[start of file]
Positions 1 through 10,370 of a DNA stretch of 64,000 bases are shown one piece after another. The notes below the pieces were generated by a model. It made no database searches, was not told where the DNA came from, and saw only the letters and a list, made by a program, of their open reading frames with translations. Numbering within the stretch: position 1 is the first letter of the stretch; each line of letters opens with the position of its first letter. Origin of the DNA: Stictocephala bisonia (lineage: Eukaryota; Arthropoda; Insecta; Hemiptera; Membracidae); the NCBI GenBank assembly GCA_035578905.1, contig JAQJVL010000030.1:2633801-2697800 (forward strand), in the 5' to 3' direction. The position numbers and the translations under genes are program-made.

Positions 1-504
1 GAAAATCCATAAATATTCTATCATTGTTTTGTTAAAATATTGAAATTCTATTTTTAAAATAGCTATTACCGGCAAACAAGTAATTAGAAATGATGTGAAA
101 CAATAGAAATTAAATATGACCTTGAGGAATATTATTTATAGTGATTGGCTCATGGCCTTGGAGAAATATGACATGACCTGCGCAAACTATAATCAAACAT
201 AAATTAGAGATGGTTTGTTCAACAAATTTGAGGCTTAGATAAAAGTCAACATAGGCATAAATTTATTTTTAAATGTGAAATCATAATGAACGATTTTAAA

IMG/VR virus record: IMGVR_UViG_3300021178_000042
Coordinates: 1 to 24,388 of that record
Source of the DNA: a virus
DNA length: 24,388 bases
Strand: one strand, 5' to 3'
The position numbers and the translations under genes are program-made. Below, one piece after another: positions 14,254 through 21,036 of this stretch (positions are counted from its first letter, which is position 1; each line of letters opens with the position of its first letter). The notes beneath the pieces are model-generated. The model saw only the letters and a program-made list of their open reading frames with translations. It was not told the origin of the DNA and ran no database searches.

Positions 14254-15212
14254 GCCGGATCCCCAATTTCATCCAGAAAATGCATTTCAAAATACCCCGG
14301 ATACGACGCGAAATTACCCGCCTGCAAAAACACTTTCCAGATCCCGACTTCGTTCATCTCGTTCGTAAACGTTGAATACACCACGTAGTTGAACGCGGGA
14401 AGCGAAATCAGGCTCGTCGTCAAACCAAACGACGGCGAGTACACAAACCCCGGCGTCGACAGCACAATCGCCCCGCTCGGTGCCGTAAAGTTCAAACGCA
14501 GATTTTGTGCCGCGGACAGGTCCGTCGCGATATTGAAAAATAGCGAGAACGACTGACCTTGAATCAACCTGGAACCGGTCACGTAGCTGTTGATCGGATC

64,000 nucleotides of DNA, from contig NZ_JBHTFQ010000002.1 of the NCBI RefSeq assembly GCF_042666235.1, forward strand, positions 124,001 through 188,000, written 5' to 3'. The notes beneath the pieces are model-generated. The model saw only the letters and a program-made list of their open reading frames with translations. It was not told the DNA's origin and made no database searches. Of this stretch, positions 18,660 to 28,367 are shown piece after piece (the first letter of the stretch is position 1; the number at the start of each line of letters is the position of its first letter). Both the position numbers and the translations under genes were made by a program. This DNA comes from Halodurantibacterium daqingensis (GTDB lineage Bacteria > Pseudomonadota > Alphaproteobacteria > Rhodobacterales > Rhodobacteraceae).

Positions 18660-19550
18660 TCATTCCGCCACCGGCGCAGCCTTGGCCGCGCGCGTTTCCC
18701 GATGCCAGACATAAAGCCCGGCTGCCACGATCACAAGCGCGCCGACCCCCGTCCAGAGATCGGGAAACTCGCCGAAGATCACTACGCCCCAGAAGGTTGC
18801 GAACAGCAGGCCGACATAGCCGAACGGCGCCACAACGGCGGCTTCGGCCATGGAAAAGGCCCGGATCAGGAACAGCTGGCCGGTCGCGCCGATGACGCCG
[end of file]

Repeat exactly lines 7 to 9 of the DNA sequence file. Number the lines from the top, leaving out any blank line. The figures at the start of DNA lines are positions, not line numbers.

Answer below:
Coordinates: 1 to 24,388 of that record
Source of the DNA: a virus
DNA length: 24,388 bases